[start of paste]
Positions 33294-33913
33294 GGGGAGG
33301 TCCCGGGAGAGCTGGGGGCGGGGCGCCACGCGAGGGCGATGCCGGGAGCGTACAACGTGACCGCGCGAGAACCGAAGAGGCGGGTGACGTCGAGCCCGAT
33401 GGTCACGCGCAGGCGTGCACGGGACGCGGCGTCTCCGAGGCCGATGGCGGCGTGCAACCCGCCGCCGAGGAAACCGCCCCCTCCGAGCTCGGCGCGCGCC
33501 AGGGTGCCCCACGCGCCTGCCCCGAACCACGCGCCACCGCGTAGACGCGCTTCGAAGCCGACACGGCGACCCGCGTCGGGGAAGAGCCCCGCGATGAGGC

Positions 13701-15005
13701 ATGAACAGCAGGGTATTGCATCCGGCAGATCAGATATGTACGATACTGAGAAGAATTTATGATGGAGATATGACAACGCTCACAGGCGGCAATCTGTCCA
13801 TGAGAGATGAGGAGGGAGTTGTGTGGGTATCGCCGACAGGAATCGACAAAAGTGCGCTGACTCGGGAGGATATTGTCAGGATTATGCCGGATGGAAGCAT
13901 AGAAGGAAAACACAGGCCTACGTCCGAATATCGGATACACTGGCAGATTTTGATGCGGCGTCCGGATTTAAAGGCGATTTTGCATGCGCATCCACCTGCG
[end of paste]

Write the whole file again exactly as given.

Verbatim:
Positions 33294-33913
33294 GGGGAGG
33301 TCCCGGGAGAGCTGGGGGCGGGGCGCCACGCGAGGGCGATGCCGGGAGCGTACAACGTGACCGCGCGAGAACCGAAGAGGCGGGTGACGTCGAGCCCGAT
33401 GGTCACGCGCAGGCGTGCACGGGACGCGGCGTCTCCGAGGCCGATGGCGGCGTGCAACCCGCCGCCGAGGAAACCGCCCCCTCCGAGCTCGGCGCGCGCC
33501 AGGGTGCCCCACGCGCCTGCCCCGAACCACGCGCCACCGCGTAGACGCGCTTCGAAGCCGACACGGCGACCCGCGTCGGGGAAGAGCCCCGCGATGAGGC

Positions 13701-15005
13701 ATGAACAGCAGGGTATTGCATCCGGCAGATCAGATATGTACGATACTGAGAAGAATTTATGATGGAGATATGACAACGCTCACAGGCGGCAATCTGTCCA
13801 TGAGAGATGAGGAGGGAGTTGTGTGGGTATCGCCGACAGGAATCGACAAAAGTGCGCTGACTCGGGAGGATATTGTCAGGATTATGCCGGATGGAAGCAT
13901 AGAAGGAAAACACAGGCCTACGTCCGAATATCGGATACACTGGCAGATTTTGATGCGGCGTCCGGATTTAAAGGCGATTTTGCATGCGCATCCACCTGCG